The Reserve Bank of Australia has been busy this year. Sure, it didn’t get to play with its interest rate lever, but it did publish 14 research discussion papers and travelled the country giving speeches to anyone who would listen.
But most readers don’t have the time to read everything that comes out of the RBA. Sometimes you see the words ‘dynamic stochastic general equilibrium model’ and your eyes glaze over, while vector autoregressive models give a good reason to do something, anything, else.
So as my Christmas gift to my valued readers, I thought I’d provide a brief list of the not-to-be-missed publications and speeches from the RBA this year.
Its analysis of the mining sector and the housing market was particularly thought-provoking and, while I didn’t agree with everything discussed, it is great that these issues are being discussed in public.
Is Housing Overvalued? by economists Ryan Fox and Peter Tulip
Fox and Tulip take an interesting approach to the topic that has dominated macroeconomic discussion this year. They show that real house prices have to continue to grow by at least 2.4 per cent annually -- its long-run average post-1955 -- for buying a house to remain preferable to renting.
The most interesting insight is that if house prices grow at the same rate as household disposable income -- as has been the case for the past decade -- house prices are overvalued by around 20 per cent (The great Australian housing rip-off, July 15).
Expected Real House Price Appreciation and Overvaluation
On the mining boom
The Effect of the Mining Boom on the Australian Economy by economists Peter Downes, Kevin Hanslow and Peter Tulip
Everyone except for RBA board member John Edwards accepts that the mining boom contributed significantly to Australia’s recent economic prosperity. Nevertheless, it was good to see it quantified in this interesting research paper.
Downes, Hanslow and Tulip create a counterfactual: an alternative history in which the mining boom did not occur. They estimate that the mining boom increased real per capita household disposable income by 13 per cent; real wages by 6 per cent; and lowered the unemployment rate by 1.25 percentage points.
Now we find ourselves in the aftermath of this once-in-a-lifetime terms-of-trade event, their outlook for the next decade makes for more sobering reading and indicates that conditions will be tough for a number of households and businesses for the foreseeable future (The mining boom’s final days may come quicker than expected, August 25).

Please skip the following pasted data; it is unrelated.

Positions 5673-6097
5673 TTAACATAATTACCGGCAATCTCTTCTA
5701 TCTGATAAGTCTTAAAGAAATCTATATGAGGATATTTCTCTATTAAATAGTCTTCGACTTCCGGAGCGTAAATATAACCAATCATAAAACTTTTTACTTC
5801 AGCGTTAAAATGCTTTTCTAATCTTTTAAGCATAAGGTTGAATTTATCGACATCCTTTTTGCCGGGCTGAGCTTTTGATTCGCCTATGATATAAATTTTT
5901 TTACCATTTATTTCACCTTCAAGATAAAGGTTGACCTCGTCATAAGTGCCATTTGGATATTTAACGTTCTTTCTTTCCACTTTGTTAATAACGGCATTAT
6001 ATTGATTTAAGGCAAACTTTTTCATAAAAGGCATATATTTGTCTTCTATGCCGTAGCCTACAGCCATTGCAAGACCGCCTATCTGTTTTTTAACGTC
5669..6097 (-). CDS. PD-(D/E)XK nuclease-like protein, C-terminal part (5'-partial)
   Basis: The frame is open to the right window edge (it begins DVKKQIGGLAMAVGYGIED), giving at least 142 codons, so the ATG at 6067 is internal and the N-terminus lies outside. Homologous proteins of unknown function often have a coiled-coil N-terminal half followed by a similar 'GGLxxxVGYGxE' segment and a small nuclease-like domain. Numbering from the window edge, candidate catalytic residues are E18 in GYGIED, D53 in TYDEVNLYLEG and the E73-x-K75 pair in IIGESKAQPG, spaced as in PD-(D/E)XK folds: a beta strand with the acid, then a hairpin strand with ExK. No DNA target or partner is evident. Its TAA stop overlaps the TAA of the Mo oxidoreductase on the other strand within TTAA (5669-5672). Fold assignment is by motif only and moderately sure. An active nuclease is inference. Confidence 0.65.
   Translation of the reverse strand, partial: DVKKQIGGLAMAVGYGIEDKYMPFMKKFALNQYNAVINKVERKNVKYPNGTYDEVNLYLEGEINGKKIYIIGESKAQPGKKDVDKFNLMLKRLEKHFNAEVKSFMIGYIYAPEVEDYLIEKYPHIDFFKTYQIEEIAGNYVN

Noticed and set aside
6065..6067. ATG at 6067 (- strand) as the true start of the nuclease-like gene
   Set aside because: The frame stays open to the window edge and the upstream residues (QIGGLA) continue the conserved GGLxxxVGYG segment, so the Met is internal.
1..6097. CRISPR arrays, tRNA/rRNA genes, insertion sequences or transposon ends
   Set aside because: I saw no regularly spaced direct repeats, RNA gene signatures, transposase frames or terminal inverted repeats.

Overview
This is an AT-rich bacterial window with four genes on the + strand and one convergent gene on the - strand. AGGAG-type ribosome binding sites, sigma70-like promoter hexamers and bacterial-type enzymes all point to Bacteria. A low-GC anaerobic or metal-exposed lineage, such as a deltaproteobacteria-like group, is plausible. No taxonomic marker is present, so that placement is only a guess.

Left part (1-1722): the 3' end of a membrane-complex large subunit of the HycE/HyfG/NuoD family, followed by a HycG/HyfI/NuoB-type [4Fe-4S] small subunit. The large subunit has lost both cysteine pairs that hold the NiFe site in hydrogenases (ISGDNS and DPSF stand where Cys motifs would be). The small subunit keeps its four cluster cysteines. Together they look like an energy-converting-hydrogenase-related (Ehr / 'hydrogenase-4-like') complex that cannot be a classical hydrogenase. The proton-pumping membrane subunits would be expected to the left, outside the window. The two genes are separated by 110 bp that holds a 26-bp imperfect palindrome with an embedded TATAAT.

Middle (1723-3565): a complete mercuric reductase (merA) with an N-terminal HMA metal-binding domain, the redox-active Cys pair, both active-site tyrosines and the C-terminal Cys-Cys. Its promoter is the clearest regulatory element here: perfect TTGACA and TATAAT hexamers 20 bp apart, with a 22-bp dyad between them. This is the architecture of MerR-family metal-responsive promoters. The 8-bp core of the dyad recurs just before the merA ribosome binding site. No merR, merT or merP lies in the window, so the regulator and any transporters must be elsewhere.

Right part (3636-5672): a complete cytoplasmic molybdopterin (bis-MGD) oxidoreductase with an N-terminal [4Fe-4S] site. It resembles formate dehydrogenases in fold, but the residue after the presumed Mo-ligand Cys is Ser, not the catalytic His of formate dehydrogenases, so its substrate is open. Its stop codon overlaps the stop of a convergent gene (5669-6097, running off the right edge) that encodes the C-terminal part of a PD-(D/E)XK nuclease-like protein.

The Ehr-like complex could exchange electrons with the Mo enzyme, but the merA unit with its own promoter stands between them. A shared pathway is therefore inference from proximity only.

On financial markets
Volatility and Market Pricing by RBA assistant governor Guy Debelle
This was not the type of speech that RBA-watchers had come to expect. Full of interesting insights, Debelle didn’t pull any punches in what is, in my opinion, the best RBA speech delivered in years.
Debelle notes that “there are a number of investors buying assets on the presumption of a level of liquidity, which is not there”. The implication is obvious: when investors rush for the exits, they’ll find the market does not have the liquidity to get the deals done.
On the topic of forward guidance, Debelle said that he found it surprising that “the market is willing to accept the central banks at their word and not think so much for themselves.” Given the forecasting performance of central banks post-crisis it’s hard to disagree with him (The market stillness before the storm, October 14).
On big picture issues
Demographics, Productivity and Innovation by RBA deputy governor Philip Lowe
Ageing and Australia’s Economic Outlook by RBA assistant governor Christopher Kent
Lowe’s our governor-in-waiting and has done a great job discussing the longer-term issues that will drive the Australian economy when he finally becomes top dog. Kent is also making a lot of sense on many of these long-term challenges.
For decades the Australian economy benefited from favourable demographics but the positive impact of demographics has slowly diminished and now appears to be firmly in reverse. An ageing population continues to weigh on the labour force participation rate and appears all but certain to push it lower over the next decade (Coming to terms with Australia’s stark economic reality, March 13).
The implications for the Australian economy are many and varied. An older Australia will have different spending patterns -- more services consumption and less spending on goods -- and less tolerance for risk (Will Australia’s economy age gracefully?, October 20).
Increasingly the Australian economy will come to rely on a smaller share of the population to pay taxes and create prosperity.
The answer to the problem lies with productivity growth. Lowe recognises the need for greater investment in infrastructure as a way forward. Productivity growth is the silver bullet for a number of economic problems but unfortunately it doesn’t appear to be high on the agenda for federal or state governments.
It’s been a mixed year for the Reserve Bank. The rebalancing of the Australian economy hasn’t quite gone to plan but at the very least the bank has released some quality research that deserves to reach a broader audience.
This list is obviously far from exhaustive -- there were 14 research papers and 53 speeches given this year -- but hopefully it offers some insight into the current state of the Australian economy, where we’ve been and where we will arrive soon.